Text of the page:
“If it goes green and it falls off, so be it.

“That is kind of the box you are in with that tire. You are going to have to see a large variance in lap time with that tire for it to be a win, three-tenths probably, to really make it work and cut through the field and do what you want to do.”

Another, more complicating factor, is that the NextGen car is so set-up sensitive to the tires that the balance will shift considerably from one compound to the other so will crew chiefs like Rodney Childers seek a balance or lean towards one of the two compounds with an eye towards the end of the race?

“The other thing is when they ran the softer tire (at the test), the balance was way too tight,” Childers said. “The problem is you can’t do enough adjustments during a pit stop to change the balance to where it’s good with both sets, and you can’t give up that many spots on pit road doing rounds in both sides of the rear to make up for the balance difference.

“So, I think that’s really going to be the key is can a guy on the hard tires the whole time end up being better because he’s not having to make as many adjustments, or a guy that just worries about running soft tires, stays balanced that way, and hopefully he doesn’t feather the lefts and he can continue to keep going.”

That’s where Brad Keselowski landed over the weekend when discussing this topic too.

“When the pace picks up the, the cars because they sit on the bump stops, it dramatically changes the way they handle,” Keselowski said. “So, if the new tire is much faster, you’re going to have to choose between setting up for that or the (standard) tire and that can create some discrepancies that could open up passing, right?”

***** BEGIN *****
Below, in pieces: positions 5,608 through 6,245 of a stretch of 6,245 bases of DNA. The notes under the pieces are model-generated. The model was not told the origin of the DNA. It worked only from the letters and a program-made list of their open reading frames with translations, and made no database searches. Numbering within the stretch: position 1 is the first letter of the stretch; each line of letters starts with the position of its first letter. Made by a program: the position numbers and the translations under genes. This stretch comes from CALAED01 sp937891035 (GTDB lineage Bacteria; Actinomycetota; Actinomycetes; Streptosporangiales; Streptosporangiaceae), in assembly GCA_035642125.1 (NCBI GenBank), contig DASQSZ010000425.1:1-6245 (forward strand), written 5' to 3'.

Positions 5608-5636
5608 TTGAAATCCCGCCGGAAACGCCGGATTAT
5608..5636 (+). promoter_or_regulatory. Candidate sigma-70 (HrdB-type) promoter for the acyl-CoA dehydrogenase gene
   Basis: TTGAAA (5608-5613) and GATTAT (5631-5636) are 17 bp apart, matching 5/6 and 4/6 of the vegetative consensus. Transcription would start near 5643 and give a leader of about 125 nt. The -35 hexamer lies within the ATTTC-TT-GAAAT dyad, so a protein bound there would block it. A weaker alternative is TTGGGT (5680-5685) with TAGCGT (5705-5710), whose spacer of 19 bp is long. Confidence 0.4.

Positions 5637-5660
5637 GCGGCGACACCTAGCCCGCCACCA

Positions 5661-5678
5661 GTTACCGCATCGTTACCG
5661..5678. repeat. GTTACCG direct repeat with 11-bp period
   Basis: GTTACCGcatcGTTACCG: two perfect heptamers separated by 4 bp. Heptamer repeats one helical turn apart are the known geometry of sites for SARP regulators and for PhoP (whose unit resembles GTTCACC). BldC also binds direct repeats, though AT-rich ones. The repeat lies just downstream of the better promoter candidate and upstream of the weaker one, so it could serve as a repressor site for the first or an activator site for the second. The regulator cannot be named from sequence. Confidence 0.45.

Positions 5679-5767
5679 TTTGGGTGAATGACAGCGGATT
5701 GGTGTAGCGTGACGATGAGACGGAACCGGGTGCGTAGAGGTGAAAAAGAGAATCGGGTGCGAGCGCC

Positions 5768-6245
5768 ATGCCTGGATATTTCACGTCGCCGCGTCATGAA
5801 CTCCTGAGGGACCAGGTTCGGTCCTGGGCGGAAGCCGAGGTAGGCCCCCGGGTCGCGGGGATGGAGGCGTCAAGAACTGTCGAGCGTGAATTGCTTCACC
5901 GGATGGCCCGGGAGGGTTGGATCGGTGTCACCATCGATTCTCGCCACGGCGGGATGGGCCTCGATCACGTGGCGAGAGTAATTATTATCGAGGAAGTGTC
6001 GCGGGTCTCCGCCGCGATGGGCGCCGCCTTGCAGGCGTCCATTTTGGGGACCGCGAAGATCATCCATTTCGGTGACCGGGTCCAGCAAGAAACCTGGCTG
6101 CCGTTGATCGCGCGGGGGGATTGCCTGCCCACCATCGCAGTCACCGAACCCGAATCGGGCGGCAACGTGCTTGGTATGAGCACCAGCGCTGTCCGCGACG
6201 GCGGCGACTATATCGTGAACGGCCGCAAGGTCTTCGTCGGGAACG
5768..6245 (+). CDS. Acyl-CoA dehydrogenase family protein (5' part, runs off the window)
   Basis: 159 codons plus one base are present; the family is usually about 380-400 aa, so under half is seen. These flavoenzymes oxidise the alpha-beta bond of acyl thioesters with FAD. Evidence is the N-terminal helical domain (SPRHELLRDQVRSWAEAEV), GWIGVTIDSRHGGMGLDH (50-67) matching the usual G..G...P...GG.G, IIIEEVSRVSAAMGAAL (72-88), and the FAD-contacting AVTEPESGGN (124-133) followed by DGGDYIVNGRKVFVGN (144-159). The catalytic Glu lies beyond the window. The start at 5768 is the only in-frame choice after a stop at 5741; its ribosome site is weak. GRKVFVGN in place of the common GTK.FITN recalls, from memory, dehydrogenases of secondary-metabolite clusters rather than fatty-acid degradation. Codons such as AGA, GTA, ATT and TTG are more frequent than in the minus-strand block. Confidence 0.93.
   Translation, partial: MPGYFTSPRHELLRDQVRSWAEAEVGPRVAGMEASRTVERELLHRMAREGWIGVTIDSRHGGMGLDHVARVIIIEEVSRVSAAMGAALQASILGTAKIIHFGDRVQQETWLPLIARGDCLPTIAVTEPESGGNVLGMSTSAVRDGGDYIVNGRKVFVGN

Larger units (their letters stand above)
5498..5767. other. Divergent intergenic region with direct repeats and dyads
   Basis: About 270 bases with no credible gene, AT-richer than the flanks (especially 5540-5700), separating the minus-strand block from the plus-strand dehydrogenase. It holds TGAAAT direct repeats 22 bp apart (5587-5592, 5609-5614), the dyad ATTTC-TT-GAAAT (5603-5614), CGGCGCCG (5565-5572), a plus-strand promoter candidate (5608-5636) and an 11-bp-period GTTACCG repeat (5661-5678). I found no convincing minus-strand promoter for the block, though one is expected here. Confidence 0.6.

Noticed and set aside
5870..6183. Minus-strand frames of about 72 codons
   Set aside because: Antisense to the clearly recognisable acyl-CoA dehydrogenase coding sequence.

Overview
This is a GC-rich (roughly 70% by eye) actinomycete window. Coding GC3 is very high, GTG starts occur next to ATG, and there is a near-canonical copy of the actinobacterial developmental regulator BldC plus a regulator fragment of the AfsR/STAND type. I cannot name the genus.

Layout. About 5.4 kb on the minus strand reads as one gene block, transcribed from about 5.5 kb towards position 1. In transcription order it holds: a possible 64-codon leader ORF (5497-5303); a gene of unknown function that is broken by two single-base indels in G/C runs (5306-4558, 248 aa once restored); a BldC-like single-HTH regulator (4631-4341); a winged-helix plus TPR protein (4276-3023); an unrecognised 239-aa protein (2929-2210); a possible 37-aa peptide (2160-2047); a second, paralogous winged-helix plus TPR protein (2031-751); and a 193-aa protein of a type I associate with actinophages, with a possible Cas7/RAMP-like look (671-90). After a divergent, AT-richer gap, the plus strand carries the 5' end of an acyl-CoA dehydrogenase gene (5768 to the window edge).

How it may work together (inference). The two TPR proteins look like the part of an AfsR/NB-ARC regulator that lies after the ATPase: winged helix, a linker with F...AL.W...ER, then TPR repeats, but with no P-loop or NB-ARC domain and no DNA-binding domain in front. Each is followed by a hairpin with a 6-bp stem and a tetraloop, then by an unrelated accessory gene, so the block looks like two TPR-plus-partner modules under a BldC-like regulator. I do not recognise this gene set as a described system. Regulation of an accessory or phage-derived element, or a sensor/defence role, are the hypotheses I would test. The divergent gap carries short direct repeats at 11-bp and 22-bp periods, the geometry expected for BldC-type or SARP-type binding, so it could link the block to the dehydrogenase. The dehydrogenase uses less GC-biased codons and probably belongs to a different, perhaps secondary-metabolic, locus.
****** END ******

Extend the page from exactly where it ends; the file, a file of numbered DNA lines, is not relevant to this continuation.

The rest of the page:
So those sort of wide set-up options, stemming from the threat of the option tire, could create speed disparity by itself.

Remember that NASCAR and Goodyear tried an option tire in 2017 for the All Star Race at Charlotte Motor Speedway but there wasn’t enough speed difference between the two and the set-ups decisions were pretty similar across the field.

Hamlin’s biggest concern for the whole experience is that the option tires will have speed but fall off too quickly, making it not even worth it over that final 50 lap stint.

“That’s my only concern with it,” he said. “I applaud that we’re trying it. My only concern is that it’s going to wear too aggressively and that we’re all going to be on the standard tire and it’s not likely not to drop off very much.”

Ryan Blaney hopes that it creates enough speed disparity and for the right amount of time.

“I hope it’s a big enough gap to where it means something,” said the defending Cup Series champion. “Like. if you’re going to have an option, super soft or whatever, it has to haul for like 10 laps and then starts falling off but it probably needs to last more than that, like 20 laps, and then it starts to come back.

“I know we tried that in the All Star back in like 2017 and there wasn’t a big enough speed gap. Hopefully there is this year and that there will be a decision to make of whether to take them or not. We’re not going to know for sure until we get there.”

Matt Weaver is a Motorsports Insider for Sportsnaut. Follow him on Twitter.